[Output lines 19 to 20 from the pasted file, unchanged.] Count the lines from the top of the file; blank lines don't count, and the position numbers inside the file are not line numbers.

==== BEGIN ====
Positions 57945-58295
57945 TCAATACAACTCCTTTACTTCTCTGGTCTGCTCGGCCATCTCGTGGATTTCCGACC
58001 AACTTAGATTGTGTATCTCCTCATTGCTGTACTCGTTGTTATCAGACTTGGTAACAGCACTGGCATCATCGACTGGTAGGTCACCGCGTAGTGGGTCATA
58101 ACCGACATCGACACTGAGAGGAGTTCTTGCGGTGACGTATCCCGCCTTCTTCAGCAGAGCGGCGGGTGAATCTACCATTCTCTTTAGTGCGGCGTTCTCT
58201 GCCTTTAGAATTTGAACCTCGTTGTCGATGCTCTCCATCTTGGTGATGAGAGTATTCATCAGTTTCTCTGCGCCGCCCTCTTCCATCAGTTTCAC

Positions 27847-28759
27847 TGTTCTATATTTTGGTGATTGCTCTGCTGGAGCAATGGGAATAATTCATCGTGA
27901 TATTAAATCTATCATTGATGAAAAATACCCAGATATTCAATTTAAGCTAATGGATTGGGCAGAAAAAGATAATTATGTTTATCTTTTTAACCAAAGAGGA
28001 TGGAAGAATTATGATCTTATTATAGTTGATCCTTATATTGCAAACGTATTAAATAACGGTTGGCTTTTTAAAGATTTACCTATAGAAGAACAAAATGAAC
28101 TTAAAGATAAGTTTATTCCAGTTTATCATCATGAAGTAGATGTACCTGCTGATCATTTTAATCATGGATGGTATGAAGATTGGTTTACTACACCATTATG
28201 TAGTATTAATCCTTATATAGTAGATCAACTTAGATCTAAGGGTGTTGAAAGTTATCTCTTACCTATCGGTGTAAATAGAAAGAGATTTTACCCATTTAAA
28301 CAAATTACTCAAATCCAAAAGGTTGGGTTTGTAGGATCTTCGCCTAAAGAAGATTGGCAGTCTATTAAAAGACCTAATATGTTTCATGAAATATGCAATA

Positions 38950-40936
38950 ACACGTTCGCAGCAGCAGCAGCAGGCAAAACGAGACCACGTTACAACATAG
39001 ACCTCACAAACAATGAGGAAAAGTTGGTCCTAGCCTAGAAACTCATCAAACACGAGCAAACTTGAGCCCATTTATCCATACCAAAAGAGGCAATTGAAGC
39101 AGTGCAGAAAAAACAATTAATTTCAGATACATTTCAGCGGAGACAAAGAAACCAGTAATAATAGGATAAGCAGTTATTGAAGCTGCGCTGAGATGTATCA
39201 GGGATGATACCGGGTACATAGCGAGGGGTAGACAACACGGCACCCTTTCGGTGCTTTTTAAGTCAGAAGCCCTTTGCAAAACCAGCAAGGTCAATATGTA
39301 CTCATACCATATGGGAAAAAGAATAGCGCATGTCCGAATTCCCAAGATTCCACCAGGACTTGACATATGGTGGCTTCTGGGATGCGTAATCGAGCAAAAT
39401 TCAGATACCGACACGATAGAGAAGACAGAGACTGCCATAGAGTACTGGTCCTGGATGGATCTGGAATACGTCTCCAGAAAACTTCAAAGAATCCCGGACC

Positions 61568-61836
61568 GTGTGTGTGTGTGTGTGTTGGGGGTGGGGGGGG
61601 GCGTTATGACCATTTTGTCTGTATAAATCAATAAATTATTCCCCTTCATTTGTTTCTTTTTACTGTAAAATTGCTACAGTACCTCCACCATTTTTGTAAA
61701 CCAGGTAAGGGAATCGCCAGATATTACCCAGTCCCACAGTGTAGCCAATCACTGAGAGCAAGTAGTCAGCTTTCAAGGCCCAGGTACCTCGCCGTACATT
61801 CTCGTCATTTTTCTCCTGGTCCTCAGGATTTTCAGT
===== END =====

39401 TCAGATACCGACACGATAGAGAAGACAGAGACTGCCATAGAGTACTGGTCCTGGATGGATCTGGAATACGTCTCCAGAAAACTTCAAAGAATCCCGGACC

Positions 61568-61836